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The Science Of Why It Hurts So Damn Good

This article first appeared as a blog on https://fiit.tv/

Could you imagine if we were one of those brands that said stuff like, The pain you feel today is the strength you feel tomorrow? We can’t.

But, with the launch of Boss Level, we thought we’d team up with Gede for a deep dive into the science of good pain. Look at why it’s sometimes good to ask our bodies to do difficult things. How to minimise muscle soreness. And find out why some of us just love to hurt.


Exercise is incredibly important. And inactivity is the fourth biggest killer worldwide. But, being fit can sometimes be a pain in the glutes.

Gede says: When we train we stress the body. This creates micro tears in our muscles called myofibrils. These are the ‘good’ kind. They promote muscle growth. And depending on the intensity of the workout, they can leave you feeling pretty sore.

This is called Delayed Onset Muscle Soreness. Or, DOMS. And when we exercise, it’s usually eccentric movements (the contraction while lengthening the muscle) that give us DOMS. For example, the lowering phase of a bicep curl or running downhill.

Not everyone loves DOMS. Sometimes sitting down can feel like hard work – let alone another workout. But know that it’s all a process. It’s your body learning and adapting. Next time you do that same thing, your body will know and you won’t feel so sore.


To be more. We have to do more. If we want to do 100 unbroken push ups – we need to do more push ups. If we want to run a marathon – we need to run more. And if we want to take our fitness to the next level – we need to train at the next level.

Gede says: Progress is made outside your comfort zone. It builds physical and mental toughness. And it’s not just about the mat. When you train your ability to deal with discomfort, you’re building trust that you can conquer hard things.

None of us will feel comfortable doing Boss Level. Not even me, Luke, Adrienne, Sean, Gus and Corinne – and we made this monsta! But that’s a good thing. For the whole Fiit community, this is a chance to prove what we’re capable of. And be proud of it!


If you’re going to train at the next level, you’re going to get DOMS. No matter what. But, there are a few things we can do to limit the pain. And make sure simple tasks like going to the toilet doesn’t become too torturous.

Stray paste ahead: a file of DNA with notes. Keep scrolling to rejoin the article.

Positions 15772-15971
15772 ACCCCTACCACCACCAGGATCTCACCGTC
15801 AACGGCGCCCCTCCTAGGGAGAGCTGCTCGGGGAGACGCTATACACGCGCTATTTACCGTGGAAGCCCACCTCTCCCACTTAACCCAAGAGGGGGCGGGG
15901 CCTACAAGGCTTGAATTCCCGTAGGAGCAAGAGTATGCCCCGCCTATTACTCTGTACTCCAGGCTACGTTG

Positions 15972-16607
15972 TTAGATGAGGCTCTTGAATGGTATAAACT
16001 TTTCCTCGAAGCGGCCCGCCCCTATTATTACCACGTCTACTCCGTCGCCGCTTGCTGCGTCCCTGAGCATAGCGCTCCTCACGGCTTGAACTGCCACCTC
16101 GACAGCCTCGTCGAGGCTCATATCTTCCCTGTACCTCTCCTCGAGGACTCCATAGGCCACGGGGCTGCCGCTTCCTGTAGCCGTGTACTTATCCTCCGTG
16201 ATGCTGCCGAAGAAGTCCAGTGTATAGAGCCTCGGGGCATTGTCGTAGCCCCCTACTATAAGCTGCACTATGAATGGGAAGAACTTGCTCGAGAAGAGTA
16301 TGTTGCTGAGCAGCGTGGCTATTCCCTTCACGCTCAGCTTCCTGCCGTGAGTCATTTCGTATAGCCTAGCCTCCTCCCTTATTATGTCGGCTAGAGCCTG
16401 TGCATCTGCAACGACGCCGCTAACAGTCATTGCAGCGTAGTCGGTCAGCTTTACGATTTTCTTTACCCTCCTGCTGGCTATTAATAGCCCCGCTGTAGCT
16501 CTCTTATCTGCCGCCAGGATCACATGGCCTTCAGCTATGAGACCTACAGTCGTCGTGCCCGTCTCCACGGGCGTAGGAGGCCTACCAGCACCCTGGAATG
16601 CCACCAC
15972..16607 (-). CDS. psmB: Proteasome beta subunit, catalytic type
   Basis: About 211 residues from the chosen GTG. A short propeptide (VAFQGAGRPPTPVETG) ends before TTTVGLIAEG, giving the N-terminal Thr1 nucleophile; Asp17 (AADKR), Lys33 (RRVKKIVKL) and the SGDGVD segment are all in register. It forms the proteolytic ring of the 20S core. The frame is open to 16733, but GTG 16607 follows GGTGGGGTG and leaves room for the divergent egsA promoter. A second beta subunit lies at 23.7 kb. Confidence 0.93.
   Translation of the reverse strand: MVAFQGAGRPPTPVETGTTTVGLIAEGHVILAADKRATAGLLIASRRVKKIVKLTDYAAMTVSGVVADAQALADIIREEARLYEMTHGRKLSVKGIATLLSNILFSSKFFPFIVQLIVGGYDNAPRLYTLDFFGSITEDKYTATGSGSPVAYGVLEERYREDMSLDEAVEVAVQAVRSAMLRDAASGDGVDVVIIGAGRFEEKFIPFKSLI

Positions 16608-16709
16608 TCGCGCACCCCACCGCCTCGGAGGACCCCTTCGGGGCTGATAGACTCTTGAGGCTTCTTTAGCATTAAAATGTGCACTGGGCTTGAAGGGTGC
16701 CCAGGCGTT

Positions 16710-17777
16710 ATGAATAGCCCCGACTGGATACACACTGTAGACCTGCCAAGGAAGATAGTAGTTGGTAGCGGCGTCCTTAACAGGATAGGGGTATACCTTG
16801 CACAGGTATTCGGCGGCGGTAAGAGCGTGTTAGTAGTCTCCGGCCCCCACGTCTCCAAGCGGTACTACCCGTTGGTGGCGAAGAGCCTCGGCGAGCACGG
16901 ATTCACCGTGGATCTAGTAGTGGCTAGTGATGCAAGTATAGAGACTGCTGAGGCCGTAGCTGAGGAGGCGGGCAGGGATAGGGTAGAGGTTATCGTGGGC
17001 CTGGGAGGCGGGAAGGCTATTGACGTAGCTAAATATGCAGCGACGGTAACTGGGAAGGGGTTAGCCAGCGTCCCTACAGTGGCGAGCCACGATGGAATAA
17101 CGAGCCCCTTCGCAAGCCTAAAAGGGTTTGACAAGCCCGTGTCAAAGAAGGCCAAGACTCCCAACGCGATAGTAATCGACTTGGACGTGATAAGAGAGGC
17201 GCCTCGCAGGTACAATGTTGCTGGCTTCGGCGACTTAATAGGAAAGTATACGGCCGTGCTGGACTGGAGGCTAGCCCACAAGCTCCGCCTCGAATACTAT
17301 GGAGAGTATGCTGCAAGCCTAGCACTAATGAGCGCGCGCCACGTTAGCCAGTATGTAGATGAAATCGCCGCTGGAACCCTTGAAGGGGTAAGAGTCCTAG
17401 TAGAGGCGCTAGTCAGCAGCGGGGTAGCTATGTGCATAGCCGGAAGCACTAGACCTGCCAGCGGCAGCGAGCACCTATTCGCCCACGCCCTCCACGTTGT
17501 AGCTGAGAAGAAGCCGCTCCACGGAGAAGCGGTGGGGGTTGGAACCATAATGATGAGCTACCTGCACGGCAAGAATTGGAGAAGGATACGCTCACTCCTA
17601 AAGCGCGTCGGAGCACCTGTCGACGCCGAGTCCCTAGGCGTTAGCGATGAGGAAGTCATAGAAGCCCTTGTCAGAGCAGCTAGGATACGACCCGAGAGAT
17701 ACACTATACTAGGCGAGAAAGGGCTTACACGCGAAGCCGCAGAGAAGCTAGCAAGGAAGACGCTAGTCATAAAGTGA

Gede says: DOMS can be reduced by sufficient warm-up and cool downs. If you are starting a programme or taking on a big session like Boss Level, it can be tempting to jump straight in. But it’s important to ease yourself in so it isn’t such a shock to the body.

While doing nothing for a few days seems logical, adding in some light active recovery can help. Whether that be yoga/mobility work, some low impact cardio or a light walk. Some easy movements can actually promote recovery – by driving blood into the muscles to repair and reduce the swelling.

When it comes to nutrition, the exact strategy will vary from person to person and you should always seek out nutrition advice from a qualified professional, but remember to refuel with carbohydrates, rebuild with protein and rehydrate effectively – especially while it’s hot.


Some people just love the pain cave. One of our founders, Ian McCaig, is an unapologetically unhinged human being. He ran across the Sahara Desert for fun. And while that isn’t necessarily ‘normal’ – turns out he’s not the only one who yearns for suffering.

Gede says: Research has found that people who sit most of the time – at work, on the couch, in the car – can really enjoy going beyond the limits. For instance, Ultramarathons are far more popular with people who sit in offices all day. And this is because stress forces our body to focus. It becomes a form of escapism – like reading or meditating.

Plus, exercise releases a whole bunch of delicious endorphins, which interact with receptors in our brains to reduce the perception of pain and make us feel amazing! This is why the lines between pleasure and pain are so often blurred.

Ultimately – pushing ourselves to the next level can be a tough ask. It comes with a few aches and pains. But for many of us, DOMS is a glorious part of progress.

So, learn to love them. Focus on recovery. And only run across the Sahara if you really, really, really want to.


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